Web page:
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First Google News, now iPhone. AP is putting its own members out of business, but no one seems to notice. 5/6/08

Posted by Steve Boriss in AP.

Whenever the AP and its member newspapers meet, the elephant in the room bears an uncanny resemblance to Dr. Frankenstein’s creation. These members created the AP more than a century ago to save money by pooling their reporting resources. Members pay substantial fees and share their own stories with other AP network papers, and in exchange get news from distant places dirt cheap. This worked fine as long as there were just a handful of AP papers in each town and local audiences had no other way to get this news — to readers it still felt like their local papers had valuable, exclusive content well worth the subscription fee. But all that changed once the Internet developed and readers could get the same AP news from a multitude of places, rendering each paper’s national and international content much less valuable. Actually, it’s a lot worse than that. Members had grown so dependent upon the AP that most have been eliminating their out-of-town reporting capabilities while the AP has expanded into a behemoth, now with more than 4,000 employees and 240 worldwide bureaus. The AP is growing, while its members are shrinking.

In other words, the AP monster has turned on its creators and is now taking their money while putting them out of business. Last September it was announced that the AP signed a contract with Google News giving its original wire stories prominence, while reducing traffic and presumably online ad revenues at AP members’ own sites. And now the AP is turning on its creators once again, this time launching a program to make its stories available on iPhones, preempting its members’ necessary efforts to restore their ability to generate and deliver their own, valuable original content. But still, AP members don’t get it. Lincoln Millstein of Hearst Newspapers said AP’s new plan provides “a big benefit for users, and a great opportunity for providers of local news and advertising.” We await a coherent explanation for what exactly that opportunity is for providers who don’t happen to be the AP.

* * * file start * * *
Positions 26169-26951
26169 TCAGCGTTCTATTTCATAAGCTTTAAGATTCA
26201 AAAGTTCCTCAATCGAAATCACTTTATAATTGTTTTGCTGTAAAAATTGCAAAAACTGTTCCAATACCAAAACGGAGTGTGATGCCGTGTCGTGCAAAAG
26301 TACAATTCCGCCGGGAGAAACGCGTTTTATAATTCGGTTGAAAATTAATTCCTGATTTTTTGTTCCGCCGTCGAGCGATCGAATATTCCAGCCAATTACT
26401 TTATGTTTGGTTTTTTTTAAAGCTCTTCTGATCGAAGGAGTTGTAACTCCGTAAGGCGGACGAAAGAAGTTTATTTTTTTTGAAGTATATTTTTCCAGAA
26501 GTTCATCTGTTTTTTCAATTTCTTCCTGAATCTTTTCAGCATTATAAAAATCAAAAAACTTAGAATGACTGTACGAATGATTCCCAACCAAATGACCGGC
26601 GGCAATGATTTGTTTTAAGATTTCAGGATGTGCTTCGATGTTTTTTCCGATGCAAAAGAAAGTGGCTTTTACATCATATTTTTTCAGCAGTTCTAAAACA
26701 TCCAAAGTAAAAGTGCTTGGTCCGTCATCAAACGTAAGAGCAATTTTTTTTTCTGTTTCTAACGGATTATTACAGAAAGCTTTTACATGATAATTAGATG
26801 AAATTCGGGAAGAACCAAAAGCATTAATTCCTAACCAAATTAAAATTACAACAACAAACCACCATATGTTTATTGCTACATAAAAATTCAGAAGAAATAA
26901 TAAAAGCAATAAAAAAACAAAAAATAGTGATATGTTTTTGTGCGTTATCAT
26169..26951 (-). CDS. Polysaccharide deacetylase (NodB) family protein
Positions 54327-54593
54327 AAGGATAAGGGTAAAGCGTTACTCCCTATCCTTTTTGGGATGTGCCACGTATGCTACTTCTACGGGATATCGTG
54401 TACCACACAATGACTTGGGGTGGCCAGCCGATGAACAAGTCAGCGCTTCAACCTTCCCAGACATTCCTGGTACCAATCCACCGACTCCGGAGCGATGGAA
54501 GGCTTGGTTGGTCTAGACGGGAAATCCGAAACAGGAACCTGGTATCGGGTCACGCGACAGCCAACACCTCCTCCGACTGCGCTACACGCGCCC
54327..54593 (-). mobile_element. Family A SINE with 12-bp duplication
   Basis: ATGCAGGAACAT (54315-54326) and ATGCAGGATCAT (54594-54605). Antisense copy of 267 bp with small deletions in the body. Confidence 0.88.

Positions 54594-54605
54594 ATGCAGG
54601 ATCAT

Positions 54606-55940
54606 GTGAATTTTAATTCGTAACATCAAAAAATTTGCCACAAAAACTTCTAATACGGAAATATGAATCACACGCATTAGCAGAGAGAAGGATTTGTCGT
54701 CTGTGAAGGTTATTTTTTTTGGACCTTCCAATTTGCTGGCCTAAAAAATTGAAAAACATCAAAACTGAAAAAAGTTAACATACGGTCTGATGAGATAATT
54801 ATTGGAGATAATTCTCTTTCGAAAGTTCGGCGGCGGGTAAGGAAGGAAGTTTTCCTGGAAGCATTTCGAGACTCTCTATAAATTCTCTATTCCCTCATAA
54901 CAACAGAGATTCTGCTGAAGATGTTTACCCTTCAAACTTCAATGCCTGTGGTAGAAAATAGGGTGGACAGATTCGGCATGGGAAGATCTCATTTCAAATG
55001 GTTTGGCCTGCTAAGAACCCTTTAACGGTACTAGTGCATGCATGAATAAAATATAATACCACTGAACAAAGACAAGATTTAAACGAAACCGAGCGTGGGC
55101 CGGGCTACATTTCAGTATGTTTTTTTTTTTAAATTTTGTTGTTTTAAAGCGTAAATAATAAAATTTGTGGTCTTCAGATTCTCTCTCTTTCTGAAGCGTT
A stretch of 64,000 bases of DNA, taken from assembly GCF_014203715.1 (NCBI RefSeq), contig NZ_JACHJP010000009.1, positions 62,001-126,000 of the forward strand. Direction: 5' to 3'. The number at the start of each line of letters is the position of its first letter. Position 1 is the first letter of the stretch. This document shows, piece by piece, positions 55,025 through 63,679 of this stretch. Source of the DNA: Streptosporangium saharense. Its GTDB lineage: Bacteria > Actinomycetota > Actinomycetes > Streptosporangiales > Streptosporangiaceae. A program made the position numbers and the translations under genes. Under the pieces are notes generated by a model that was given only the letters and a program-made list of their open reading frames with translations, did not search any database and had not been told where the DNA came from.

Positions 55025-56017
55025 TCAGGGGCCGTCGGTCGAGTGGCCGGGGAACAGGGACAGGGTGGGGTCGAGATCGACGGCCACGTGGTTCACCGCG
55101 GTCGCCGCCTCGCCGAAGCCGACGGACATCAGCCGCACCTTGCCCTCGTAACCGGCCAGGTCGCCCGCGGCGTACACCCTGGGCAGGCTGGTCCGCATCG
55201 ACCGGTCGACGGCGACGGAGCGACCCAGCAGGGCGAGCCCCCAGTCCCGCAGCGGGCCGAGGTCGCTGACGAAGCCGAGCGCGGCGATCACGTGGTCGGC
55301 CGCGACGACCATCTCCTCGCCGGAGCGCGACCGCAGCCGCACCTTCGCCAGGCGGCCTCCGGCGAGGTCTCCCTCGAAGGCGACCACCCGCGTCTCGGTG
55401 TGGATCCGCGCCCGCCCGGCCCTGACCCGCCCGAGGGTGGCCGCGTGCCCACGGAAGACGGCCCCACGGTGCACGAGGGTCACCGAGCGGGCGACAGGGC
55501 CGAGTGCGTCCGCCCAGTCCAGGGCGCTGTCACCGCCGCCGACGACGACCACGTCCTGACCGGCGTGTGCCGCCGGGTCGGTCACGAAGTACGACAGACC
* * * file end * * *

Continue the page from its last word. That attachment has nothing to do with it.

1. conservatism_IS_compassion - 5/6/08

You are so right about the AP. When it was founded it subverted the business model of every paper which wasn’t part of the AP. And now, perhaps, it is subverting the business model of those that are.
But, as you indicate in your mission statement, the biggest change the AP made was to make the editorial page of the newspaper simply an adjunct to the AP content. The AP sells news, because delivering news from distant places is what the AP is good at. But the fact that the AP can interest the public in the news does not turn the news into “the public interest.”

2. Brian Fuller - 5/7/08

I’m no mathematician, but if the AP puts its members out of business, wouldn’t it be imperiling its own future? (Said the bitter former Unipresser!)
Its wire is laden with copy that is produced by reporters from its members, not its own staffers. Kill the members and you kill the goose. Google isn’t in the business of supporting the AP long term…it’s in the business of selling cheap ads tied to (mostly) free content and search.
Secondly, there may be silver lining here: If papers get less wire copy, they have to rely on–gasp!–better local reporting to fill their dwindling pages. Something tells me that’s what readers have been crying out for for more than a decade.
Time will tell!

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